We were just talking about the prospects for "Song Of The South" at dinner the other night. I believe it’s possible for Disney to release the film for its historical value along with commentaries and special features, as long as it is released through a third party that’s main goal is the preservation of animation history. AFISA comes to mind. All the proceeds could be donated, those who want to speak out against the stereotypes would be given an opportunity to do so in a commentary track.
My friends thought that even if Disney went through all that trouble they would still be targeted by those who stand to further their cause merely through speaking out on controversial issues. For an example of that look at the recent Don Imus conflagration. Disney would get bad PR even if they were doing the right thing. Hopefully Disney could get them on board for a SoTS release as they have the NAACP.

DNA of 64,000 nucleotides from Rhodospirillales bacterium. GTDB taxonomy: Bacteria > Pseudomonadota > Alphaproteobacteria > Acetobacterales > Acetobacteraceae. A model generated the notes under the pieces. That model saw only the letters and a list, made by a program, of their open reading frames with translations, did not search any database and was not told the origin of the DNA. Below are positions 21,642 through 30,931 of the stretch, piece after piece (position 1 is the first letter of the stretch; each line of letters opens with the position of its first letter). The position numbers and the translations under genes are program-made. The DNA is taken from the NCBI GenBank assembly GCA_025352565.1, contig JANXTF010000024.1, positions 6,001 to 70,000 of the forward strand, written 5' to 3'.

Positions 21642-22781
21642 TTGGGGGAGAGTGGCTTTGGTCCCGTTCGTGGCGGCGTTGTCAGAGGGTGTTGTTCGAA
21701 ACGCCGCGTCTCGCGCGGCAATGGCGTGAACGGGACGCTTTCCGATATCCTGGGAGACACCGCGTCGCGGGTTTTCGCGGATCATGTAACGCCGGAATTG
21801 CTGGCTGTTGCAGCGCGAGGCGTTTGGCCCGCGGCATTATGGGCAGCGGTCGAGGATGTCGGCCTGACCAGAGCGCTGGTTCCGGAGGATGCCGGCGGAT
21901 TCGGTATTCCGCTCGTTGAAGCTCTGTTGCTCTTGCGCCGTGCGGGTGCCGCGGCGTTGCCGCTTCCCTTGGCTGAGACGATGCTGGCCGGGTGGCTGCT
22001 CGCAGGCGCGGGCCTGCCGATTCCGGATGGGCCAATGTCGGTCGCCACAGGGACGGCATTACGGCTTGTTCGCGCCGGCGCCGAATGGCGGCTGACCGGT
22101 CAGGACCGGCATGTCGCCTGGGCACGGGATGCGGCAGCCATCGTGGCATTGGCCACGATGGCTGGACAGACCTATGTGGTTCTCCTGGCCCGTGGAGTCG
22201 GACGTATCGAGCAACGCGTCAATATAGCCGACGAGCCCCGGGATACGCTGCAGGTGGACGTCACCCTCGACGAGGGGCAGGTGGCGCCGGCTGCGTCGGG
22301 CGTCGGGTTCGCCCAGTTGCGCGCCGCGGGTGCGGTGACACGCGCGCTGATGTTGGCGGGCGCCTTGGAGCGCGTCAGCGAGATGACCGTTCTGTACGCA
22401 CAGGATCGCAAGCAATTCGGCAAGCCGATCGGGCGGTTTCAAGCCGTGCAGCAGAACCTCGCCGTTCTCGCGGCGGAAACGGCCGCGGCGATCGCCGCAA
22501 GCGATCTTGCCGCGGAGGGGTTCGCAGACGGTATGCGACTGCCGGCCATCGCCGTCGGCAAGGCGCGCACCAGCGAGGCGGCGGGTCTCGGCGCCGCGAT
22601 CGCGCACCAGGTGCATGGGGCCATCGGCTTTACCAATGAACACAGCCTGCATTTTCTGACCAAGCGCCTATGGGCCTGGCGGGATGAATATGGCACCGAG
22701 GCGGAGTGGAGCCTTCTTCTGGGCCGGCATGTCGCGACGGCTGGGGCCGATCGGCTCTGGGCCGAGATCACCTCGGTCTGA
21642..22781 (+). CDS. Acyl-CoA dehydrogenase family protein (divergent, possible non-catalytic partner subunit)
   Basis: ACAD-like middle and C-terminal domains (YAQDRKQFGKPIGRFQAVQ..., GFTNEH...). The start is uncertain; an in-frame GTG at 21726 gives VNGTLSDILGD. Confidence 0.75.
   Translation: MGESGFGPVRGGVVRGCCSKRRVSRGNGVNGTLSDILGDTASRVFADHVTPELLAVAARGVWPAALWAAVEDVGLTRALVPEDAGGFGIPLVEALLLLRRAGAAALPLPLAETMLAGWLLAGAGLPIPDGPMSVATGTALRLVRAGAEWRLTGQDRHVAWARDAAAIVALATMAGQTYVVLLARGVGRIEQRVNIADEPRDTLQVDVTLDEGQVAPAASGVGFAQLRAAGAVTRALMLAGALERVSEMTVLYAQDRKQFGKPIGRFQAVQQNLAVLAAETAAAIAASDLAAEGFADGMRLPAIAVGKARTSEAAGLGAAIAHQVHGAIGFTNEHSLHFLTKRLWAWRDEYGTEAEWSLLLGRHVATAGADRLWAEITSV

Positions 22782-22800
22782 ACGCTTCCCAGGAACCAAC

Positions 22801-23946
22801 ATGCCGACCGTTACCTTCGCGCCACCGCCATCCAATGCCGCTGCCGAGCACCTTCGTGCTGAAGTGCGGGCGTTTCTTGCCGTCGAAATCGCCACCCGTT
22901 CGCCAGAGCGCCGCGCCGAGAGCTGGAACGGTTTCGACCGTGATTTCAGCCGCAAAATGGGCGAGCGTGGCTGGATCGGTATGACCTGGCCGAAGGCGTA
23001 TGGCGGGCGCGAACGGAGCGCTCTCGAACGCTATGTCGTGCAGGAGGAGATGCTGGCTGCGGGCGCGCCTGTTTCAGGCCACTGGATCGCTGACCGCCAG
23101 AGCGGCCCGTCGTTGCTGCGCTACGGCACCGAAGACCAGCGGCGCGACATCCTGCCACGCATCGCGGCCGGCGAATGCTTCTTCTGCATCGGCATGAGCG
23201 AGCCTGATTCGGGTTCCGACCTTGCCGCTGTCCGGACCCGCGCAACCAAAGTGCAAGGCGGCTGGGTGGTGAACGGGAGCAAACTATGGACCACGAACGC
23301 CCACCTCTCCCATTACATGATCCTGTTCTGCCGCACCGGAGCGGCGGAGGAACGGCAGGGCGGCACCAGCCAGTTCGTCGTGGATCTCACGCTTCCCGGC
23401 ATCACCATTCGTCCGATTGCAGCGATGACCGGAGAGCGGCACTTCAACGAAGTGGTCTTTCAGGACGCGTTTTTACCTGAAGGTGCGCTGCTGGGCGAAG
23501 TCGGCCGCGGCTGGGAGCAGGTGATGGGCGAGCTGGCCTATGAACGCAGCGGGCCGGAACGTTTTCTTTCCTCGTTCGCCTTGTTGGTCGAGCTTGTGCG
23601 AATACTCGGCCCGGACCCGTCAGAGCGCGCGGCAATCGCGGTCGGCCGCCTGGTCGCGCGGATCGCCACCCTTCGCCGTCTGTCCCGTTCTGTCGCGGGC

Jeff Pepper at 2719 Hyperion has a unique perspective on the issue coming from a historians point of view. He notes that the last time it was in theaters was 1986 (although imports have been available on the black market).
In the twenty years since, issues of content have escalated into a controversy that has ultimately overshadowed the film itself. In essence, Song of the South has by and large become greater than the sum of its parts. For at its core, and despite having provided the now-iconic strains of "Zip-a-dee Doo-dah" and vivid and colorful animated sequences, it does little to truly distinguish itself from other Disney films of the same time period. And thus comes forth my previously indicated indifference; the film is simply not worthy of all the “legend” it has come to be associated with.
The problem with that, is that people need to be able to make that judgment on their own. If they can’t view the film, the ‘legend’ of it will only continue to grow beyond its already distorted value. The best way to get rid of mystery is to shine a light on it. Disney has a wonderful opportunity to partner with AFISA and other groups and shine some light on what was right with SoTS (the acting, songs, and some of the animation) and what was wrong with it (stereotypes, the gray area around post-slavery plantation workers relationship to the land owner, etc). I wonder if there won’t be some effort to release a restored "Song of the South" about the same time as "The Frog Princess". Kinda put it in there as an example of ‘look how far we’ve come as a company.’